About the park
Chris Petersen, the owner of the the land where the climbing park resides has worked with Jeff Lowe, an Ogden native, and highly-regarded climber and designer to develop the overall plan for the climbing park. The Via Ferrata routes, 3 of which are complete, are part of a larger plan that will include additional Via Ferrata routes, some of which will ascend over 600 ft of vertical rock, and include a cable bridge across the top of the canyon’s Waterfall.
Ice farming on a section of the north-facing cliffs during the winter months will create terrain for local and visiting ice climbers. Traditional rock climbing and sport climbing activities are being planned as well as guided climbs by the Jeff Lowe School of Mountaineering.
What equipment is required?
- Via-Ferrata Shock Absorbing Lanyard
- Belay for Children Climbers under 90lbs
What does it cost?
While the trails, sport climbing and ice-climbing remain free attractions on Petersen’s land, The Via Ferrata is not a free. A small fee (by comparison with other Via Ferrata attractions in the country) and equipment rental are required for usage.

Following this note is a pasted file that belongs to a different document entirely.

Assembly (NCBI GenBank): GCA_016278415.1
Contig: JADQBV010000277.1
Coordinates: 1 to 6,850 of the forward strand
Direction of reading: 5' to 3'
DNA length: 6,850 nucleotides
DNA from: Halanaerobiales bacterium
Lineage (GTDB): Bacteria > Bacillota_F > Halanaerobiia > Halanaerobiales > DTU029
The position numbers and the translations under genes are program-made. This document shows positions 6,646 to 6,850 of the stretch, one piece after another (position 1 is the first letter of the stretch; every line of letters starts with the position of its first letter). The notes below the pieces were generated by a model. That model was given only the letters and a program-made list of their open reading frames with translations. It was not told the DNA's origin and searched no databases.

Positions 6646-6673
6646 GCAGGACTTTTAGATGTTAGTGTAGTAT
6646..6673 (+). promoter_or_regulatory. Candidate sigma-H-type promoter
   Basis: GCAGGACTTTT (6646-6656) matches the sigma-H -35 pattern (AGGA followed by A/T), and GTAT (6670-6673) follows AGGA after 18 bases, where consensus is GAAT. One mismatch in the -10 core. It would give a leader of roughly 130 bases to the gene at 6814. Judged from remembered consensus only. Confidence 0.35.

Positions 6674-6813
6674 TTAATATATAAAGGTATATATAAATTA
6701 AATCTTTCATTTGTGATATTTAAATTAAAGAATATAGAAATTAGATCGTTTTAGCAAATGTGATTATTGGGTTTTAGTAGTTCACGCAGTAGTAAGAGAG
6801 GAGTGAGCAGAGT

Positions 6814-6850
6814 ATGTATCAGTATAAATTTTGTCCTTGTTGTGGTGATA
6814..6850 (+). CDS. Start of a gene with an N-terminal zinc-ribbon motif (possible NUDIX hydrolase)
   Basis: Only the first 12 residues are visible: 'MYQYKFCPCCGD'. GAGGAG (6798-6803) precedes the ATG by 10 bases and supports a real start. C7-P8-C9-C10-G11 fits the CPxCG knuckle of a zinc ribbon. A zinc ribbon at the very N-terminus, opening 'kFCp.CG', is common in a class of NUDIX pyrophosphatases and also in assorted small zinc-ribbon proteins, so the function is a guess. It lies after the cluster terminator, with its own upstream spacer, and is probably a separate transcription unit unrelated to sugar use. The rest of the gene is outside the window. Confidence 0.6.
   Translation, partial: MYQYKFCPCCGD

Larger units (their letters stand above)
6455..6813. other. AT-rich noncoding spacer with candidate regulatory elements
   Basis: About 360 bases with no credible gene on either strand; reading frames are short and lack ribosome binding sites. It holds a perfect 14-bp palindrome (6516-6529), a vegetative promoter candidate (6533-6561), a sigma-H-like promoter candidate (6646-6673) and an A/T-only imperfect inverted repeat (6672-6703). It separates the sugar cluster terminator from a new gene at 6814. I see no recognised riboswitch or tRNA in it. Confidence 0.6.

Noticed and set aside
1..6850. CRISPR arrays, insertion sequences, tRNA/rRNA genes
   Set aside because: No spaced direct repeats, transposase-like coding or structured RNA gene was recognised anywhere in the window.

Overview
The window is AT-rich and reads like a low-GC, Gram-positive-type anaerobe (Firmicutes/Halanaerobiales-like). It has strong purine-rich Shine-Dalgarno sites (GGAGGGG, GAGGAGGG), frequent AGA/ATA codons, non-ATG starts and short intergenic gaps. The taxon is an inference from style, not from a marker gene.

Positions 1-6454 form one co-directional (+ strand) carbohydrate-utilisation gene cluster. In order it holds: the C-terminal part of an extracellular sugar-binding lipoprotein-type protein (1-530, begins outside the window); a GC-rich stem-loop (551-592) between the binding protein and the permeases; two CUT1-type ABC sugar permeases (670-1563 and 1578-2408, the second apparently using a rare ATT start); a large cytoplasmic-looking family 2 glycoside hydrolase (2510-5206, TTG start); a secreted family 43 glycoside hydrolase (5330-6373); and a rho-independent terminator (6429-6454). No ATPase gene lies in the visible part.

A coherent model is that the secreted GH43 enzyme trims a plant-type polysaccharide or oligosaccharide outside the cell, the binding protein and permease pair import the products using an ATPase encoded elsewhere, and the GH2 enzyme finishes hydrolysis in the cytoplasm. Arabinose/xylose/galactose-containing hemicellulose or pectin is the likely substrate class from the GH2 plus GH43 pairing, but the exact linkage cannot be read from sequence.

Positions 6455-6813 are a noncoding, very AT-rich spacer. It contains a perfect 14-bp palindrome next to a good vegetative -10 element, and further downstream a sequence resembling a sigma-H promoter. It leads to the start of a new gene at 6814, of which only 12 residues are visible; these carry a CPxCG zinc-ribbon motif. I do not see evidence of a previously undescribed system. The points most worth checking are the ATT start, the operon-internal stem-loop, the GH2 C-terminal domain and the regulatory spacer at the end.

|Via Ferrata Usage Through 2005||Price|
|Introductory Special (for the rest of 2005) Includes instruction, and gear rental||$ 25|
|Training Wall Instruction Only||$10|
|Via Ferrata Day Pass - must have own equipment||$20|
|Via Ferrata Equipment Rental - helmet, harness, vf lanyard||$15|
|Via Ferrata 2005 Unlimited Pass - must have own equipment||$50|
A Guide service, while not necessary, will be available for those who want to experience all that Waterfall Canyon Climbing Park has to offer.
|Waterfall Canyon Climbing Park Guide Service||Price|
|Half Day - (1 client, belay for child under 90lbs)||$75|
|Half Day - (2 clients, belay for child under 90lbs)||$85|
|Half Day - (3 clients, belay for child under 90lbs)||$95|
|Half Day - (4 clients, belay for child under 90lbs)||$105|
|Full Day - (1 client, belay for child under 90lbs)||$150|
|Full Day - (2 clients, belay for child under 90lbs)||$165|
|Full Day - (3 clients, belay for child under 90lbs)||$180|
|Full Day - (4 clients, belay for child under 90lbs)||$195|
More about the Via Ferrata
The Via Ferrata routes are designed for non-climbers and climbers alike who would enjoy the exhilaration of climbing steep cliffs, without all the dangers associated with traditional climbing. The routes consist of pre-placed anchors, cables, and ladder rungs in steeper places.
Climbers ascend the routes and is attached to the cables at all times with a harness and a shock-absorbing lanyard which protects against potential falls.
More information about Via Ferrata can be found at the following links:
The Standard Examiner also wrote a short article on the new Via Ferrata Routes.
Another article from the SLC Tribune
1 Article by John Dilworth, a local graphic designer, outdoor enthusiast, and publisher of this website.
If you’ve been up the Via Ferrata Routes, or if you’re just interested in trying it out, please tell us what you think!